Flash Friday 18/12/2015: Catching Up With The Present
“All ears, please!” Santa called out to his workshop of elves. The bells on their suits tinkled as they all turned to look. Santa held up a wad of multicoloured papers. “I have here all the children’s letters from around the world. I hope you’ve all had a good rest, because it’s time to prepare the toys and get ready to bring holiday cheer to the world. Is everyone ready?”
The elves all picked up a tool of choice. Hammers hovered over nails, chisels rested on wooden blocks, and saws placed onto logs, all ready to construct a toy at a moments notice.
“Very good,” Santa beamed. “Then I’ll begin.” He cleared his throat and peered at the first letter. “‘Hello Santa,’ it says here. ‘I hope everything is fine in the North Pole. I have been a good girl this year, so I hope you visit me for Christmas. If you could get…'” Santa squinted. “The latest One Direction album on iTunes, that would be great. Thanks, Sarah’. Well.” Santa gave the elves a smile. “I suppose that one’s not for us to make, then. Let’s see what the next one says.
“‘Dear Santa, when you visit my house, can I pet Ruldolph please? I think it would be a lot of fun to see a reindeer up close. For my present, can I please…have a list of these games downloaded on my computer’. Alright. Well, you know, a bad start, but it’s fine, right?”
Santa gave a nervous laugh. The elves exchanged worried looks, their tools still at the ready.
“Let’s see here…’Dear Santa, yadda yadda, good girl, yadda yadda, didn’t hit my sister once, yadda yadda, ebooks on my tablet’. Oh dear.” Santa began flicking through the wad of letters, peering with increasing horror at each one. Finally, he gave a slow glance at the elves. “You might as well put all your tools down,” he said with morose. “They’re all digital things.”
“Well, it can’t be all bad,” an elf said, as the others exchanged shrugs and laid their tools down again. “We’ve been working for hundreds of years now. Nice to have a break.”
“Nice? How can I perform Christmas without any physical presents? I’ll just be riding through the skies in a one-horse open sleigh filled with…terabytes, or hard drives, or whatever the hell you download things with. What am I going to put under the tree? What am I going to place into the stockings? What do I do if the children have been bad? Do they get a lump of coal attached to an email?”
“Oh, don’t you fret your head, sir. You’re a smart man; you’ll think of something.”
“I hope so,” Santa said, tugging at his beard as he re-read the letters. “Even if my job is becoming obsolete, children still need me, if not nothing more than a simple figure of Christmas. If they want presents downloaded to their devices, then I suppose there’s only one thing I can do.”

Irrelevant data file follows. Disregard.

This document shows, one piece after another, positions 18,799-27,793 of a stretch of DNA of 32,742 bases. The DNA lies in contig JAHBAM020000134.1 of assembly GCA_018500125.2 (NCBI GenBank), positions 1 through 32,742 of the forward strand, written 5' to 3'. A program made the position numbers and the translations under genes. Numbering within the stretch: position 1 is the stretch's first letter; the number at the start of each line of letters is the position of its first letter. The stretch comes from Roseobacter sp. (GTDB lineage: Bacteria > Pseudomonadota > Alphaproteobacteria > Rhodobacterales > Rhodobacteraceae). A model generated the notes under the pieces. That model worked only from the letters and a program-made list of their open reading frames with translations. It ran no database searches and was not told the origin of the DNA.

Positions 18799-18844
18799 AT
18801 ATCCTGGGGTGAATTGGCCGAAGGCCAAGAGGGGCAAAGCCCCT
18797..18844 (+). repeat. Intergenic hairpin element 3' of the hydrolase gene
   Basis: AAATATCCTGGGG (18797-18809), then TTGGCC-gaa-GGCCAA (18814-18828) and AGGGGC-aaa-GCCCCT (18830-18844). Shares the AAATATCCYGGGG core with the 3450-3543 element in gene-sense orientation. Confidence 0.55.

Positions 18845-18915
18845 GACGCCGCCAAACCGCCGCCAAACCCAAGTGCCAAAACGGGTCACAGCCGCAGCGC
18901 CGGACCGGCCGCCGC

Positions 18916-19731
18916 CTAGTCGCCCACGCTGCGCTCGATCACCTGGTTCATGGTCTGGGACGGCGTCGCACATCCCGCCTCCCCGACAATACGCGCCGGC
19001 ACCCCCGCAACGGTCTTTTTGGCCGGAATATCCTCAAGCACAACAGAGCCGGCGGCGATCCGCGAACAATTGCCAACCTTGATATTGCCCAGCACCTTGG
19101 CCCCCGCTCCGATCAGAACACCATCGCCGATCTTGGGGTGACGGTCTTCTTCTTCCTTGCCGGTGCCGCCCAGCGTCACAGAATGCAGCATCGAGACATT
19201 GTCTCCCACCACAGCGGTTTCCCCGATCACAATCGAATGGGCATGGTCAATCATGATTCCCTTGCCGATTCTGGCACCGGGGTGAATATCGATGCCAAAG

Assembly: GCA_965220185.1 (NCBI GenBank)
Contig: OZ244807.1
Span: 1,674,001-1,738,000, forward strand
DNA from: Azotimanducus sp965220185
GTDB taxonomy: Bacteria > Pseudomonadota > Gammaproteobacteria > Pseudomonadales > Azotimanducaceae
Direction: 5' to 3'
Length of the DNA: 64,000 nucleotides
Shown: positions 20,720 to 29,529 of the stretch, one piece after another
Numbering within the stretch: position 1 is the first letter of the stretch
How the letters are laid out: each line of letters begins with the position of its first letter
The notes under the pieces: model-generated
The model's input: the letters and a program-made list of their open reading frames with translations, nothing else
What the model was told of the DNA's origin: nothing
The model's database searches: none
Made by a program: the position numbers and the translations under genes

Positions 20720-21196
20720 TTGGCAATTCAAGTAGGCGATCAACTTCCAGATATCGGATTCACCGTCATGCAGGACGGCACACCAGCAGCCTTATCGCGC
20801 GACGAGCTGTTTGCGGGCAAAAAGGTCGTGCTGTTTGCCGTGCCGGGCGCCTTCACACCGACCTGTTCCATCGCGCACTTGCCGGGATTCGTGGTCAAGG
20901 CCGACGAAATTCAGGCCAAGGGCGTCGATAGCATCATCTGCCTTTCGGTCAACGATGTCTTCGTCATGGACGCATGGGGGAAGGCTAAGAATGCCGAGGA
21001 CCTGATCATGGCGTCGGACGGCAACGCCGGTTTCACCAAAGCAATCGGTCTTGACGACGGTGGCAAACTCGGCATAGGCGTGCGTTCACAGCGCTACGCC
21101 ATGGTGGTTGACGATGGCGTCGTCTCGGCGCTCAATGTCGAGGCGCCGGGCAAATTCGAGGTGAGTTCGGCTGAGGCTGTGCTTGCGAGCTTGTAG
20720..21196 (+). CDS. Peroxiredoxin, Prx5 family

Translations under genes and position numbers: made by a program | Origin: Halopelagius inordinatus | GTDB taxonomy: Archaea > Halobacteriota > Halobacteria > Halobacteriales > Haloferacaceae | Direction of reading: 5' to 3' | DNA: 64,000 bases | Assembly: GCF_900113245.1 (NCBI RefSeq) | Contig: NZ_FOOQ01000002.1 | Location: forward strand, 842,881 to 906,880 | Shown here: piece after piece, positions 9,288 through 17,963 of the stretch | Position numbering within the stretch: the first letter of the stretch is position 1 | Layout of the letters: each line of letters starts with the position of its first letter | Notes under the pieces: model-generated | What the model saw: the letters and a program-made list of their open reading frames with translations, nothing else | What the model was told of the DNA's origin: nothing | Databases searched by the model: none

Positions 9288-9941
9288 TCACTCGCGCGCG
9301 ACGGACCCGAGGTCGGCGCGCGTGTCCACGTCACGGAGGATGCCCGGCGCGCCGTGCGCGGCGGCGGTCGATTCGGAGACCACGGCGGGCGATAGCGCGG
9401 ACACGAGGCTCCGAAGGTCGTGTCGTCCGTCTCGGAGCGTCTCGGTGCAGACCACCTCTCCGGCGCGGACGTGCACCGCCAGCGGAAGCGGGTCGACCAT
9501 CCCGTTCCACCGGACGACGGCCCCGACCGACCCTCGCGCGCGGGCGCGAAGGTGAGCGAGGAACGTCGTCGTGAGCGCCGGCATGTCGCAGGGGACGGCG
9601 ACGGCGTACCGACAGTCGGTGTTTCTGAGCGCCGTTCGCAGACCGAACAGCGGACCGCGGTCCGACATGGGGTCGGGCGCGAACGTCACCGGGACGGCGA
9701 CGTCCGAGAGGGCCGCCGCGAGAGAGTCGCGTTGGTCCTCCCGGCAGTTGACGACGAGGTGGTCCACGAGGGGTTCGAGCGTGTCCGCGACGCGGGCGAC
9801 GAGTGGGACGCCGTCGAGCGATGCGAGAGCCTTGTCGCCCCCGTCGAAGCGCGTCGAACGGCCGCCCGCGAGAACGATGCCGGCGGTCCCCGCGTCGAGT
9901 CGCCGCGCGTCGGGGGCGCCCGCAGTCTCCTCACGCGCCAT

Alice stirred from her slumber on Christmas Eve. Usually it was due to the excitement of Christmas that every child felt, keeping her from getting a decent nights rest. This year, however, she was awoken by a shake on her shoulder. Groaning, she sat up, rubbed her eyes, and saw Santa Claus standing in her bedroom.
Santa held up Alice’s tablet, its screen a blinding white against the dark room. “I’m awfully sorry, but I need some help with this.”
Alice blinked sleepily. “What do you mean?”
“Well, you see, you’re the one that asked for, uh…” Santa flicked through some coloured paper in his other hand. “The ebooks, right?”
“Well, I tried to get them all downloaded and whatnot while you slept, but to be honest, I have no idea what I’m doing. Can you show me how to get the books you want?”
Alice pointed. “Go to the App Store.”
Santa stared at the tablet, then at Alice. “How do I do that without buttons?”
“You press the screen.” Alice leant over and tapped the App Store icon.
“Blimey,” Santa said, blinking as the store loaded. “You can point at the thing you want on these things? I’m going to need to get my elves to make one of these back home. Alright, now what?”
“Right. No, no, not ‘movies’. Fat fingers letting me down again. Alright, and then what?”
“You scroll down…no, keep going…yes, that one. Then you tap that and you click the ‘buy’ button. Then it asks for, like…payment stuff.”
“Payment stuff? Ah, yes, of course.” Santa began entering his payment details. “I don’t suppose they worked out how to upload money over the internet yet. Gosh, this is all so complex. You know, back in the North Pole, we’ve got wrapping up a real live pony nailed to an art form. Are you sure you don’t want something more traditional? A jack-in-the box? Perhaps a toy train?”
Alice frowned, as if she were speaking to someone from a distant past.
“Nevermind,” Santa said. “Right then, I think it’s doing that download thing, so I’ll wait for it to finish that. Er…do I have to do this with every kid that wanted these ‘ebook’ things?”
“Good grief. I’ll need to make Christmas a week-long holiday at this rate. Goodness knows I’m going to need to buy a physical book that tells me how to use the digital ones. Ah, this little message thing says the download finished. I’ll leave you in peace now, but no reading any of these books until it’s Christmas! Trust me, I know these things.”
Alice gave a sleepy wave as Santa climbed out the window back onto his floating sleigh. There has to be some sort of technology course he could take over in the North Pole.